VOIP - WHICH SYSTEM TO CHOOSE?

On-Prem vs. hosted vs. Hybrid – Choosing the right VOIP System for your business

Email, web, and social media have become standard business tools, smartphones and business office phones are still as important as ever.  Long gone are the days of having to carry expensive analog phone lines, and behemoth PBX systems;  as Voice over Internet Protocol (VoIP) providers can now provide you a seamless service that installs in minutes and provides you the flexibility of a complete phone system. 

For businesses, choosing how to keep those office phones in place in the most economical way can be very challenging and confusing.  There are three primary ways to go about phone service in a business.

On-Premise -

The first being on premise (on-prem): meaning all the necessary equipment to run your phone and voicemail system is located at your business or at least in a data center you maintain. The phone service or “dial tone” is handled by a third party carrier through the Public Switched Telephone Network (PSTN).  The PSTN consists of operating companies like AT&T, Verizon, and as the past several years’ Time Warner and Comcast to name a few.

The on-prem solution tends have the most upfront cost associated with it.  Large capital investments require a commitment to a certain brand or style of service.  Most vendors offer ongoing warranty and maintenance to protect your initial investment.  For some environments, having on-prem solutions means having someone or a team in-house to manage the phone system.  While there can be significant cost, the on-prem model provides the customer with peace of mind, knowing the system will be up and functioning in the event of an Internet outage.  Assuming of course your PSTN service is from a traditional provider and not an Internet based provider.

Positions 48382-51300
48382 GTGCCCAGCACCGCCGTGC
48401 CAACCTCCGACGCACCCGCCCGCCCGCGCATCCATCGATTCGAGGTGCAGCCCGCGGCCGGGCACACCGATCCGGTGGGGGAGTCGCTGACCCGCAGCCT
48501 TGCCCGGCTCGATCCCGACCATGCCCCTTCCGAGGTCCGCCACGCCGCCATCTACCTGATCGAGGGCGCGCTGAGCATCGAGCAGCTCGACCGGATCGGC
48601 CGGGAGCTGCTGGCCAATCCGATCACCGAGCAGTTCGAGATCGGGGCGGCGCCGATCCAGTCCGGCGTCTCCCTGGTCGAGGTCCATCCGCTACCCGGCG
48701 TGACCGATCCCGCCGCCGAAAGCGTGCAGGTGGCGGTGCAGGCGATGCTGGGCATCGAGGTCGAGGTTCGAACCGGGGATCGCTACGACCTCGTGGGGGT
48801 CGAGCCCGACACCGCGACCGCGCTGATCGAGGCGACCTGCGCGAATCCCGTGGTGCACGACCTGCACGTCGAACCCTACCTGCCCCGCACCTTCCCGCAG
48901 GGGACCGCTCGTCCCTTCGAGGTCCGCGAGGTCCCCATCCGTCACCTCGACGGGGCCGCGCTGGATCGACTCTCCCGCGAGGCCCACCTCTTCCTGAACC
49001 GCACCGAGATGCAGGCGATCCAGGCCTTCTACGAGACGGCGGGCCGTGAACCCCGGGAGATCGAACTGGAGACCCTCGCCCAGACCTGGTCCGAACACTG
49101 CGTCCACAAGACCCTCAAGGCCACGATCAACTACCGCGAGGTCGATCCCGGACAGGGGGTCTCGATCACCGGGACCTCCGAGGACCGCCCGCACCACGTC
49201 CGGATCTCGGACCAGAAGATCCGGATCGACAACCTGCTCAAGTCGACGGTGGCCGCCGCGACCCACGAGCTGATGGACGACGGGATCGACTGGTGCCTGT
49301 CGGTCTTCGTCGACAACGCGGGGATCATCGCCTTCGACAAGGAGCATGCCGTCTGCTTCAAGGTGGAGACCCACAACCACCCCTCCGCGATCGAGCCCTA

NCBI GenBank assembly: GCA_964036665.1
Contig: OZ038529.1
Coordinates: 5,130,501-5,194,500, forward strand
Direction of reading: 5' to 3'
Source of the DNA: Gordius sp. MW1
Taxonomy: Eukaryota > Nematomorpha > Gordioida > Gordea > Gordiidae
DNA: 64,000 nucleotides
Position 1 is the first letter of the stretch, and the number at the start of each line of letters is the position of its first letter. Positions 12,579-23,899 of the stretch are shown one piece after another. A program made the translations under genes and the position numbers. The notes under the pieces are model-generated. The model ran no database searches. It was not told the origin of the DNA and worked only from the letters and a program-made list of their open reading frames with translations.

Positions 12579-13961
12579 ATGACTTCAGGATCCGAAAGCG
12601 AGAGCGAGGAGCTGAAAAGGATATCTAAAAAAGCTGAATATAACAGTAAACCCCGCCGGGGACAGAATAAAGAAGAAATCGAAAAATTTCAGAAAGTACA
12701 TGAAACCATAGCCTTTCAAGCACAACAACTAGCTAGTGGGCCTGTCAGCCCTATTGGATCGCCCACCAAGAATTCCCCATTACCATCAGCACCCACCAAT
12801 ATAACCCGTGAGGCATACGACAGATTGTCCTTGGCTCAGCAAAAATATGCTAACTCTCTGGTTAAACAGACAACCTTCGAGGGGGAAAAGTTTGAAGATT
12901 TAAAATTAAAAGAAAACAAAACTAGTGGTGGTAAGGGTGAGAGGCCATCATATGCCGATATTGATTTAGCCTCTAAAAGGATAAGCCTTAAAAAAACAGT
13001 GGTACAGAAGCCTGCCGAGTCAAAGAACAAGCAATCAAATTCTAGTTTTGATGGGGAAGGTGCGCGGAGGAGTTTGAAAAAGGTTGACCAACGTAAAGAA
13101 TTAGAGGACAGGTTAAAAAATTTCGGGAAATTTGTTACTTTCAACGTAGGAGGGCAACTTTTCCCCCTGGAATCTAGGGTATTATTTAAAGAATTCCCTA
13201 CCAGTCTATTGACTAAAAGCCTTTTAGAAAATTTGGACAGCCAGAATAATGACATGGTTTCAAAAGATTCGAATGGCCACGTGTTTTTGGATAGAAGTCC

Hosted

Perhaps one of the fastest growing choices around phone systems has been the adoption of hosted or cloud based phone systems.  Terms like IP PBX (Private Branch Exchange) or VoIP and SIP (Session Initiation Protocol) are tossed around quiet often.  The hosted solution involves a provider to “host” a virtual phone system in the cloud (which is really another way of saying data center).  The client is charged a monthly fee for the service usually on a per device basis. “Dial Tone” or access to the PSTN is generally supplied by the hosted provider.

The hosted model can be great for an office of 10-25 phones that does not have in-house IT resources.  There is little to no capital investment, most solutions have a small setup or initiation fee.  Cost saving is best found in committing to one to three year terms.  Generally, the longer the term you sign up for the cheaper per month the solution will be.  The one drawback to hosted solution is its dependence on your current Internet Service Provider (ISP).  Hosted solutions generally offer the ability to rent or lease the phones for small monthly fee.  This fee usually includes the ability to replace the physical phone should ever have the need.

Hybrid

The third type involves a hybrid approach to both solutions, involving some services coming from local resources and equipment and others coming from cloud based solutions.  The adoption of this approach is often ideal for those businesses with concerns about Internet outages affecting phone service but yet want the flexibility that a hosted solution provides. In a hybrid solution, “dial tone” is supplied in a mix from the hosted provider and also from third party carriers at the local level.

The hybrid approach can often be the costliest solution due to the capital investment and the ongoing hosted charges. That being said, the high-availability of the design gives the business a comfort level not reached by the two approaches separately.